National ID System (Cont.):
• A new national ID system - Pros
– would require the card
– harder to forge
– have to carry only one card
• A new national ID system - Cons
– Threat to freedom and privacy
– Increased potential for abuse
Diverse Privacy Topics
(cont.)
Children:
• The Internet
– Not able to make decisions on when to
provide information
– Vulnerable to online predators
• Parental monitoring
– Software to monitor Web usage
– Web cams to monitor children while
parents are at work
– GPS tracking via cell phones or RFID
Diverse Privacy Topics
Discussion Questions
• Is there information that you have
posted to the Web that you later
removed? Why did you remove it? Were
there consequences to posting the
information?
• Have you seen information that others
have posted about themselves that you
would not reveal about yourself?
2.5
Protecting Privacy:
technology, markets,
rights, and laws
Protecting Privacy
Technology and Markets:
• Privacy enhancing-technologies for
consumers
• Encryption
– Public-key cryptography
• Business tools and policies for
protecting data
Protecting Privacy (cont.)
Rights and laws:
• Theories
– Warren and Brandeis
– Thomson
• Transactions
• Ownership of personal data
• Regulation
– Health Insurance Portability and
Accountability Act (HIPAA)
Protecting Privacy (cont.)
Rights and laws: Contrasting Viewpoints:
• Free Market View
– Freedom of consumers to make voluntary
agreements
– Diversity of individual tastes and values
– Response of the market to consumer
preferences
– Usefulness of contracts
– Flaws of regulatory solutions
Protecting Privacy (cont.)
Rights and laws: Contrasting Viewpoints (cont.):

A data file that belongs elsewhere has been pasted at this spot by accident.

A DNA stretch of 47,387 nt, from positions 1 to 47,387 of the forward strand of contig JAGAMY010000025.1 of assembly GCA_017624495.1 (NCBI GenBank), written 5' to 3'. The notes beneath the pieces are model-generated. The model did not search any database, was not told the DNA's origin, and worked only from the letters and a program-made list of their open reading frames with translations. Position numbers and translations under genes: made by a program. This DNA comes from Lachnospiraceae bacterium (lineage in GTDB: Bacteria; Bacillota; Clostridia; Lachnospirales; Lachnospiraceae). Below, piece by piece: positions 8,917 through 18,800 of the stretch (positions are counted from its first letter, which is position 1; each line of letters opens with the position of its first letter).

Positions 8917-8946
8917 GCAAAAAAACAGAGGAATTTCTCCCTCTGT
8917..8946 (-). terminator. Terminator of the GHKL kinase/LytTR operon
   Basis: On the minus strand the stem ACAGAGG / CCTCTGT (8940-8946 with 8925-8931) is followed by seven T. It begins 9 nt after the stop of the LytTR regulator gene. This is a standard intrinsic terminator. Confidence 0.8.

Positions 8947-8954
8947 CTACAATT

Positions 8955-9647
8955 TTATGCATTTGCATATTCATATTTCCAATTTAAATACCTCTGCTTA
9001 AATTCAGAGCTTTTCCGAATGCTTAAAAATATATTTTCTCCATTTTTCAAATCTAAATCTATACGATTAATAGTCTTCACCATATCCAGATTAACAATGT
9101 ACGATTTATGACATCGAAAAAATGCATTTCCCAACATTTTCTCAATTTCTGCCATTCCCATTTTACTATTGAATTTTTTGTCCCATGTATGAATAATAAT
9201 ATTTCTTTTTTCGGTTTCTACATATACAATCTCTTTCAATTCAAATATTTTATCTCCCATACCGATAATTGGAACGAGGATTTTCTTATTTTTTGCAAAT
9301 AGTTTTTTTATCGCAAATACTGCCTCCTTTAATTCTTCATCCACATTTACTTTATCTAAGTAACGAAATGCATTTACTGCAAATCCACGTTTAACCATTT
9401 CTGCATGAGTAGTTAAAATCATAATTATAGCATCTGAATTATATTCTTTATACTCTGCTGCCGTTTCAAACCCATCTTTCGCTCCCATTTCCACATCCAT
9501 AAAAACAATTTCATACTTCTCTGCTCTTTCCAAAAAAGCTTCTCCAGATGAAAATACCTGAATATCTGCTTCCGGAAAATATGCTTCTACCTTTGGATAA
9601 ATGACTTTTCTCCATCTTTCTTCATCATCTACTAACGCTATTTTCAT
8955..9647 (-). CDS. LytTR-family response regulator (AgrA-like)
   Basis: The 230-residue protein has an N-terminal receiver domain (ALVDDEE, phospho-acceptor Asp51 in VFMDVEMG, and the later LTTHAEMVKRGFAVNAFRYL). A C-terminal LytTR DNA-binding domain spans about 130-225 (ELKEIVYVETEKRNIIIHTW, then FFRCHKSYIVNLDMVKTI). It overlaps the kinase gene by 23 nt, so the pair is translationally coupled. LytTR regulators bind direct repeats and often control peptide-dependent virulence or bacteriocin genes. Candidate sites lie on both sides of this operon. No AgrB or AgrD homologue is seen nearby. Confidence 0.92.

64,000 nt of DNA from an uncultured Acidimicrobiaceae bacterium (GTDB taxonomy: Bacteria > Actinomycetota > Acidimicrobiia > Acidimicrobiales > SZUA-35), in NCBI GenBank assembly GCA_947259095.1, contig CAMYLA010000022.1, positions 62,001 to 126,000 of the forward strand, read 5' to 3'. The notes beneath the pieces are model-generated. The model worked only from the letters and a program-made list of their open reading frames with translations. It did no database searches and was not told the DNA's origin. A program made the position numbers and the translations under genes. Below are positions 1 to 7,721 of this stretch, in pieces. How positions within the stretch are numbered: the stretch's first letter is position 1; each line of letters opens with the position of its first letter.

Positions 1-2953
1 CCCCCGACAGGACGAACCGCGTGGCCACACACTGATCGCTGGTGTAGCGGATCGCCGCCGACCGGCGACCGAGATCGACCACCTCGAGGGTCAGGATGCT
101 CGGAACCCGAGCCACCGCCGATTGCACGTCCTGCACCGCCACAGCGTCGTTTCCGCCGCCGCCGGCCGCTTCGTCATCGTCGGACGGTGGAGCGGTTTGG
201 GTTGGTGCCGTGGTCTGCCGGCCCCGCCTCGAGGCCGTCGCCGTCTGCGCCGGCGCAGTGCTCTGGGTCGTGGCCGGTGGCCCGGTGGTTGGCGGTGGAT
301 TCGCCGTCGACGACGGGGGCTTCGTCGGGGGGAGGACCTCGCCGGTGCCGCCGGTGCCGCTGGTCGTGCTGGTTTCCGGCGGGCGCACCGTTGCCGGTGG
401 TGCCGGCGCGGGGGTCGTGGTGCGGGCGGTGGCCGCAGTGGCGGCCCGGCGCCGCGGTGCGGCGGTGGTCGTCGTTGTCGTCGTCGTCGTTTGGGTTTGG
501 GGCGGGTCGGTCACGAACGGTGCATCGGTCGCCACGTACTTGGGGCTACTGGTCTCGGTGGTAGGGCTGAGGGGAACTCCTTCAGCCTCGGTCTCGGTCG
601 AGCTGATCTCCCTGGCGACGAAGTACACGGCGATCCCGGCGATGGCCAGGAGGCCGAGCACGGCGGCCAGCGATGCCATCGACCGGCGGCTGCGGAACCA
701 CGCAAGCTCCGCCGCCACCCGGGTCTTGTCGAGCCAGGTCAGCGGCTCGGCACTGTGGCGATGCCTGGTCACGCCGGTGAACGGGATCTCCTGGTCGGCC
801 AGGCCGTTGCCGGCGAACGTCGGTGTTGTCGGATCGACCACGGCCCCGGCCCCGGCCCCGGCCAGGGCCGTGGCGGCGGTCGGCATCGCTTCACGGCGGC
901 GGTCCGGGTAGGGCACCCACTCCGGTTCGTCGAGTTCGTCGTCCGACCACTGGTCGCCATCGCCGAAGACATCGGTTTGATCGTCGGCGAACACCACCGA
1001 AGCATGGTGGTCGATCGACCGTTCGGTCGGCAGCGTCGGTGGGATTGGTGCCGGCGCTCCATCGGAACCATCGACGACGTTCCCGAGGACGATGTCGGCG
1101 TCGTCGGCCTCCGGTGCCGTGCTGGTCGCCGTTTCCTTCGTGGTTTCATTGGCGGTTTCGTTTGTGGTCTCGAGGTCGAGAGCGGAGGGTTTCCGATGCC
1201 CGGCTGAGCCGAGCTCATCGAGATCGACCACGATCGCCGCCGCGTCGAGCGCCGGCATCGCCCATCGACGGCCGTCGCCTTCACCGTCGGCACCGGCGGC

• Consumer Protection View
– Uses of personal information
– Costly and disruptive results of errors in
databases
– Ease with which personal information leaks
out
– Consumers need protection from their own
lack of knowledge, judgment, or interest
Protecting Privacy (cont.)
Privacy Regulations in the European
Union (EU):
• Data Protection Directive
– More strict than U.S. regulations
– Abuses still occur
– Puts requirements on businesses
outside the EU
Protecting Privacy
Discussion Question
• How would the free-market view and the
consumer protection view differ on
errors in Credit Bureau databases?
• Who is the consumer in this situation?
2.6
Communications
Communication
Wiretapping and E-mail Protection:
• Telephone
– 1934 Communications Act prohibited interception
of messages
– 1968 Omnibus Crime Control and Safe Streets Act
allowed wiretapping and electronic surveillance by
law-enforcement (with court order)
• E-mail and other new communications
– Electronic Communications Privacy Act of 1986
(ECPA) extended the 1968 wiretapping laws to
include electronic communications, restricts
government access to e-mail
Communication (cont.)
Designing Communications Systems for
Interception:
• Communications Assistance for Law
Enforcement Act of 1994 (CALEA)
– Telecommunications equipment must be
designed to ensure government can
intercept telephone calls
– Rules and requirements written by
Federal Communications Commission
(FCC)
Communication (cont.)
Secret Intelligence Gathering:
• The National Security Agency (NSA)
– Foreign Intelligence Surveillance Act
(FISA) established oversight rules for
the NSA
• Secret access to communications
records
Communication (cont.)
Encryption Policy:
• Government ban on export of strong
encryption software in the 1990s
(removed in 2000)
• Pretty Good Privacy (PGP)
Communication
Discussion Questions
• What types of communication exist
today that did not exist in 1968 when
wiretapping was finally approved for
law-enforcement agencies?
• What type of electronic communications
do you use on a regular basis?